Drew is an assistant director of personnel in a Cleveland department store and he has been stuck there for ten years. Other than fighting with co-worker Mimi, his hobbies include drinking ... See full summary »
A British show in which actors and comedians improvise sketches in various "theatre-sports"-type games, based on audience suggestions. The games might include singing a Hoedown about Tory ... See full summary »
In this sitcom, Charlie, who takes Mike Flaherty's place in later years, is the Deputy-Mayor of New York City, and his team of half-wits must constantly save the Mayor from embarrassment and the media.
Michael J. Fox,
Colin and Brad's TWO MAN GROUP is a riotously funny, interactive, and completely improvised tour de force. Colin and Brad create pandemonium on the spot in one of the funniest live shows you will ever see.
In every episode Aisha Tyler hosts a skit comedy show where the actors on the show, usually Wayne Brady, Colin Mochrie, Ryan Stiles and another guest star or two do different comedy skits. ... See full summary »
Hot-tempered journalist Maya Gallo got herself fired from yet another job when she made an anchorwoman cry on the air with some gag copy on the teleprompter. Unable to find a job anywhere ... See full summary »
Laura San Giacomo,
Drew is an assistant director of personnel in a Cleveland department store and he has been stuck there for ten years. Other than fighting with co-worker Mimi, his hobbies include drinking beer and not being able to get dates. To make a few extra bucks he has a micro-brewery going in his garage with his buddies. Written by
Steve Richer <email@example.com>
Due to poor ratings, the show was taken off of ABC's schedule for the 2003-2004 season. The show's contract with the network, however, required ABC to produce a ninth season, broadcast between 2 June 2004 and 8 September 2004. In order to fit a 26-episode season in three months, many weeks featured two half-hour episodes run back-to-back. See more »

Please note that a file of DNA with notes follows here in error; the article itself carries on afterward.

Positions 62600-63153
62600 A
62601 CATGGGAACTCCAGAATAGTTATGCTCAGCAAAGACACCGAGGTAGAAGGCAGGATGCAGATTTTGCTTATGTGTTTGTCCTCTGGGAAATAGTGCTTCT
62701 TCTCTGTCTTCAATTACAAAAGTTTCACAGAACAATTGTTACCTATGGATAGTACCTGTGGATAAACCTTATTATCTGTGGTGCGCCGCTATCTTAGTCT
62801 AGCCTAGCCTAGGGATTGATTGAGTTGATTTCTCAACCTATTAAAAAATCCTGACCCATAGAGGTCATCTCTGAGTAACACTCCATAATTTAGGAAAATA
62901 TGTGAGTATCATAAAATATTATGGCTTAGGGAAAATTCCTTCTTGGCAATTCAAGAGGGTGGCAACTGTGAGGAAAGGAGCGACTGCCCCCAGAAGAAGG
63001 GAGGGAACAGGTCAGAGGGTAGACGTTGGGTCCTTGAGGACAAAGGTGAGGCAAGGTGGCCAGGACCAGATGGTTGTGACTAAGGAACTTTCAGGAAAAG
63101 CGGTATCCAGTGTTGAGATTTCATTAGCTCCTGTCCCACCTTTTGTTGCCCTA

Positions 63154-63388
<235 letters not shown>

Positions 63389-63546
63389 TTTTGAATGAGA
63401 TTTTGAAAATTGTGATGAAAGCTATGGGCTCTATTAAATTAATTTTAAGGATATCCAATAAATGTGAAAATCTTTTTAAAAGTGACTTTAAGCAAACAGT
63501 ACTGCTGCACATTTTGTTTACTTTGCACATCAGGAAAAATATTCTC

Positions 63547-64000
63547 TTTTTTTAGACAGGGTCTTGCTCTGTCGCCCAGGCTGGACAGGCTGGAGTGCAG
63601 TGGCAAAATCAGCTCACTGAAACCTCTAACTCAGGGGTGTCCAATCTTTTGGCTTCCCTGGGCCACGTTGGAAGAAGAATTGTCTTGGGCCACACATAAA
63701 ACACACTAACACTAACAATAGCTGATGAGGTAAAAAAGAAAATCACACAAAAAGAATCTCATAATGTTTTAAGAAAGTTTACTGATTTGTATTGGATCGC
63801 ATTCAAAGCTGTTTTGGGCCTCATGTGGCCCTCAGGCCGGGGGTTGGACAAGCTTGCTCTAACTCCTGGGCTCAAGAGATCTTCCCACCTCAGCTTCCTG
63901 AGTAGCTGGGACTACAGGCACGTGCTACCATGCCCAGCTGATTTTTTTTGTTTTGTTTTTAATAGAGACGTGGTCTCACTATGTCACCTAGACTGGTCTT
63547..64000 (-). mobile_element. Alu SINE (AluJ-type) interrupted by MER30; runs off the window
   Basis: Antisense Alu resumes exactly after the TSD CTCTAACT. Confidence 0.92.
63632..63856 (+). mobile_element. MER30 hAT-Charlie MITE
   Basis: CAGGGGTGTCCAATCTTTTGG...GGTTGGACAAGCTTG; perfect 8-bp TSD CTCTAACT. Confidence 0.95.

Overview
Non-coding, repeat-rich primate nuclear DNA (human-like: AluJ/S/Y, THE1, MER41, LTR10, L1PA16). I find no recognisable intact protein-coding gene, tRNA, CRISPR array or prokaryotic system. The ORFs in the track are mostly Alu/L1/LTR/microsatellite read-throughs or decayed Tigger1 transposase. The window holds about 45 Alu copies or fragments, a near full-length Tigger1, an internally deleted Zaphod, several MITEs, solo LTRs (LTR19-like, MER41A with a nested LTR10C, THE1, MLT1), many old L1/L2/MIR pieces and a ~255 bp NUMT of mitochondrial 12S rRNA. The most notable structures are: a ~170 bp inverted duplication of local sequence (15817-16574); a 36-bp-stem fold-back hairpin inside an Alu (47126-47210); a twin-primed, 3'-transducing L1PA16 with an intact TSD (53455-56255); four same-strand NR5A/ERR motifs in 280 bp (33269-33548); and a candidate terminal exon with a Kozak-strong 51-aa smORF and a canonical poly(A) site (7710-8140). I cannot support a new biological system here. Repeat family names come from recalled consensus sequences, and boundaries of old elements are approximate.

Uhh, Lewis. I know this is an awkward proposition but I need to use your apartment for the night...
[points to attractive blonde at his table, and Lewis stares at him]
50$? Hey, 20$ gets you an apartment! 50$ gets you a photographer! A 100$ gets you no photographer.
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In the eighth season the theme song was performed with a different musical style before each episode. See more »
This show used to one of the best satires of office life, ironically being aired the same year The Kids In The Hall ended. But at some point I watched it and said to myself "what happened?". It was innovative as a comedy, especially the shows where they purposely had something wrong. It was by far the best sitcom I've ever seen, which is saying a lot because I'm not much of a fan of American comedy. But mixing it with Whose Line Is It Anyway ruined it for both shows a bit. Then it became all the things it was set out to make fun of in the first place. Drew accidentily became a bygamist which led to Kate leaving- which is irritatingly stupid of the writers because in the same episode she would not quite belly-aching because she knew Drew would do something foolish. What, she wasn't expecting that?? The worst was the total change in the company. Now that it is the new millenium, it is no longer a satire for office jobs in the nineties, but office jobs in the new millenium. So it changed to having teen owners and Drew having no idea what his job really is. This was where it became the worst sitcom, because it didn't have any good ideas anymore. It used plots which were used by most other sitcomes that didn't even last two seasons: Steve cheated on Mimi, the new owners were fresh out of college, Drew went looking for marriage... on and on. It lost its edge and it stopped being funny. Drew Carey is one of my favorite American comedians, but he really needs to take a break and get that edge back or else his career will be on a decline.
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